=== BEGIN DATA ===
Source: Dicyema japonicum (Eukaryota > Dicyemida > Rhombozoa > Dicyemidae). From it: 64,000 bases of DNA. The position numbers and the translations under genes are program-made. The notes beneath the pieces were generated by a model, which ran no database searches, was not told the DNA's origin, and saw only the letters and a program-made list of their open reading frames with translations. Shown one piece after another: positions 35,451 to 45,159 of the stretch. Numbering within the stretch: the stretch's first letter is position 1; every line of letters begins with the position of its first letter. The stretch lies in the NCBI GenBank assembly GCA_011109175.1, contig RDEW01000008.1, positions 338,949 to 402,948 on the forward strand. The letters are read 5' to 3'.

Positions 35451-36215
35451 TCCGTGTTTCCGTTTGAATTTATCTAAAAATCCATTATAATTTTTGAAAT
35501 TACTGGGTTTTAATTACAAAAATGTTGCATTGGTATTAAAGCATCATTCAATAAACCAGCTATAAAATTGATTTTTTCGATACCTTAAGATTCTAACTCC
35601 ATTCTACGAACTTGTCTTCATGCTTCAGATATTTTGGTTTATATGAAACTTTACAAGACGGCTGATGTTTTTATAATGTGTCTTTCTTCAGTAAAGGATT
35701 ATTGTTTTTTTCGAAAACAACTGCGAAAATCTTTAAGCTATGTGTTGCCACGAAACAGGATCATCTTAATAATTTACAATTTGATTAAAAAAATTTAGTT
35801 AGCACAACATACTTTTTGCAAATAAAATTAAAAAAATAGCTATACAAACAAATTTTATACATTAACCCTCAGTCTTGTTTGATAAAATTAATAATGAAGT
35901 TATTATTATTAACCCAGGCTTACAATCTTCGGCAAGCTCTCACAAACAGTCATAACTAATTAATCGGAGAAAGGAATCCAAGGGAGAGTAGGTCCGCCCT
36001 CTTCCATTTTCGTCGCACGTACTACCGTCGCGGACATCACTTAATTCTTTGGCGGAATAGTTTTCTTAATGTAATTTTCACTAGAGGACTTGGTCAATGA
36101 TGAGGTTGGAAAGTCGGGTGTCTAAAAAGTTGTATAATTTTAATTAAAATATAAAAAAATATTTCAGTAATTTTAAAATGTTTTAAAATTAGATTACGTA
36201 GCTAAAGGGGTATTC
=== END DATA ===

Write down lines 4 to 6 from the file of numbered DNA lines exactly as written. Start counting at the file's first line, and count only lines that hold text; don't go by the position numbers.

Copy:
35501 TACTGGGTTTTAATTACAAAAATGTTGCATTGGTATTAAAGCATCATTCAATAAACCAGCTATAAAATTGATTTTTTCGATACCTTAAGATTCTAACTCC
35601 ATTCTACGAACTTGTCTTCATGCTTCAGATATTTTGGTTTATATGAAACTTTACAAGACGGCTGATGTTTTTATAATGTGTCTTTCTTCAGTAAAGGATT
35701 ATTGTTTTTTTCGAAAACAACTGCGAAAATCTTTAAGCTATGTGTTGCCACGAAACAGGATCATCTTAATAATTTACAATTTGATTAAAAAAATTTAGTT